The SSA Listings
Applicants seeking Social Security Disability Insurance (SSDI) must establish that they have sufficient work credits to qualify for benefits and that their physical or mental limitations qualify them as disabled. When considering the second requirement, many applicants are confused as to where to turn to accurately assess their condition. The main source of information on this topic is the Book of Listings produced by the Social Security Administration (SSA). At Kantrovitz & Associates, our Social Security lawyers have extensive experience using the Listings to advise Massachusetts residents on the strength of their applications. After that initial step, we can guide you through the entire process of seeking benefits.What Is the Book of Listings?
The Book of Listings contains all the physical and mental impairments that the SSA has determined can qualify an individual for disability benefits. Also known as the Blue Book, it carefully sets forth common medical conditions that, when severe enough, automatically make you eligible for SSDI.
Listings in the Blue Book cover a wide range of medical issues, including musculoskeletal problems, cardiovascular concerns, skin diseases, respiratory diseases, blood and immune system disorders, and neurological and mental conditions. For each particular disorder or disease, the SSA sets forth certain requirements within the listing that must be met in order for an applicant’s condition to be deemed disabling. For instance, if an applicant has a digestive disorder that is listed in the Blue Book, he or she may qualify as disabled if he or she is able to show that the disorder meets the criteria set forth in the specific listing. Merely having the disorder is not enough if the symptoms fall below the threshold criteria set forth by the SSA.
Sometimes the criteria set forth by the SSA may require you to have certain tests or medical evaluations done in order to determine whether you meet the listing. This is why it can be useful to consult the Blue Book before filing your claim, since it can give you insight into what medical documentation you will need to provide in order to show that you are disabled.Applying for SSDI without Meeting a Listing
While the SSA’s Book of Listings is meant to be as comprehensive as possible, it is not an exclusive list. The agency recognizes that it is impossible to accurately cover all possible types of medical disorders and symptoms. For this reason, there are two possible ways to establish that you have a disabling medical condition, even without meeting a listing exactly. First, you can show that your current impairments are medically equivalent, in severity, to the criteria set forth in a listing. Thus, for instance, if you are required to show that your MRI established certain symptoms of your disability, and you can show that the same symptoms were identified via another form of imaging or testing, this likely would be considered being “equal to” an existing listing.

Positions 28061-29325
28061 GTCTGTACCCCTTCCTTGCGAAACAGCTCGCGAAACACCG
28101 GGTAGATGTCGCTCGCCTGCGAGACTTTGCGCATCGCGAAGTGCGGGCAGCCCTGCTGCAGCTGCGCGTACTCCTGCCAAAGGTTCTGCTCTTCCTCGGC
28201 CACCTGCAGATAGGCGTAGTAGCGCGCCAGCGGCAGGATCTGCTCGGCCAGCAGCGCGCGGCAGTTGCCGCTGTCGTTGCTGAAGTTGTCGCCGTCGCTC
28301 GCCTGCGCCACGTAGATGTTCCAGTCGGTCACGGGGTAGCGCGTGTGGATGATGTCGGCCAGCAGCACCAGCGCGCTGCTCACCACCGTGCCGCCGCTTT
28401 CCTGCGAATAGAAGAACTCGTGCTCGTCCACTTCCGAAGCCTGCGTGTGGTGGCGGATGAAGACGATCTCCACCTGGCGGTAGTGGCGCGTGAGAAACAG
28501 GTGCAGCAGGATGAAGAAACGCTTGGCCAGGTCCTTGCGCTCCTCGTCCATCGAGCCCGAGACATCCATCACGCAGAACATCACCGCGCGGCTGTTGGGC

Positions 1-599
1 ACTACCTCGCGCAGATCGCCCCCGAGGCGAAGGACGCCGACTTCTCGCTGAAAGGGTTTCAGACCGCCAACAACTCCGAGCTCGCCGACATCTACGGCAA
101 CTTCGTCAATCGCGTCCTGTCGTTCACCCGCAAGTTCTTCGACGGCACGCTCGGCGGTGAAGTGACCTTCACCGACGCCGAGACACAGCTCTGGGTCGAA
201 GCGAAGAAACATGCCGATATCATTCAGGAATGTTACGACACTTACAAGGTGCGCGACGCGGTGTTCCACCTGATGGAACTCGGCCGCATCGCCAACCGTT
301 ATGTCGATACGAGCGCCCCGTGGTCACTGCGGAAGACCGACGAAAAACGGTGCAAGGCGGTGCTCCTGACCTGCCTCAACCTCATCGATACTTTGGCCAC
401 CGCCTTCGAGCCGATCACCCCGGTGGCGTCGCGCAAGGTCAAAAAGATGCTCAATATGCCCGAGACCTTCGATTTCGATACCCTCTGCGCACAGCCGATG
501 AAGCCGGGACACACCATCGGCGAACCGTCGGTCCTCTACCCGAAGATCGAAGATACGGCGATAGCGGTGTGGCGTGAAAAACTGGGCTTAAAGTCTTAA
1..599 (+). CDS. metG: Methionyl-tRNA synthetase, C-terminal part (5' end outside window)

If your condition is not in the Blue Book, or you cannot show equivalency, the other option for disability is to establish that your residual functional capacity (RFC) is so limited by your physical or mental impairments as to render you disabled. A disability claims examiner will fully evaluate your medical records and supporting evidence to determine whether you qualify for disability benefits based on an RFC assessment. This usually means proving that you are unable to work at any job currently available anywhere in the United States.Consult a Massachusetts Lawyer when Applying for Government Benefits
In order to qualify for disability, either under an impairment listing or through an RFC assessment, you must have collected thorough documentation of your medical condition and how it has affected your life. Without such documentation, a disability claims examiner is unlikely to recognize or understand the extent of your impairment. At Kantrovitz & Associates, our government benefits attorneys have helped numerous individuals who are struggling with a medical disability or a mental health disorder in Massachusetts to identify the applicable listings for their condition and what evidence is required to support their claim. When a condition does not clearly meet an existing listing, we also help applicants pursue the RFC process. Based in Boston, we serve individuals throughout the state, including in Plymouth and Norfolk Counties as well as the Merrimack River area. You can contact us for more information at (800) 367-0871 or online.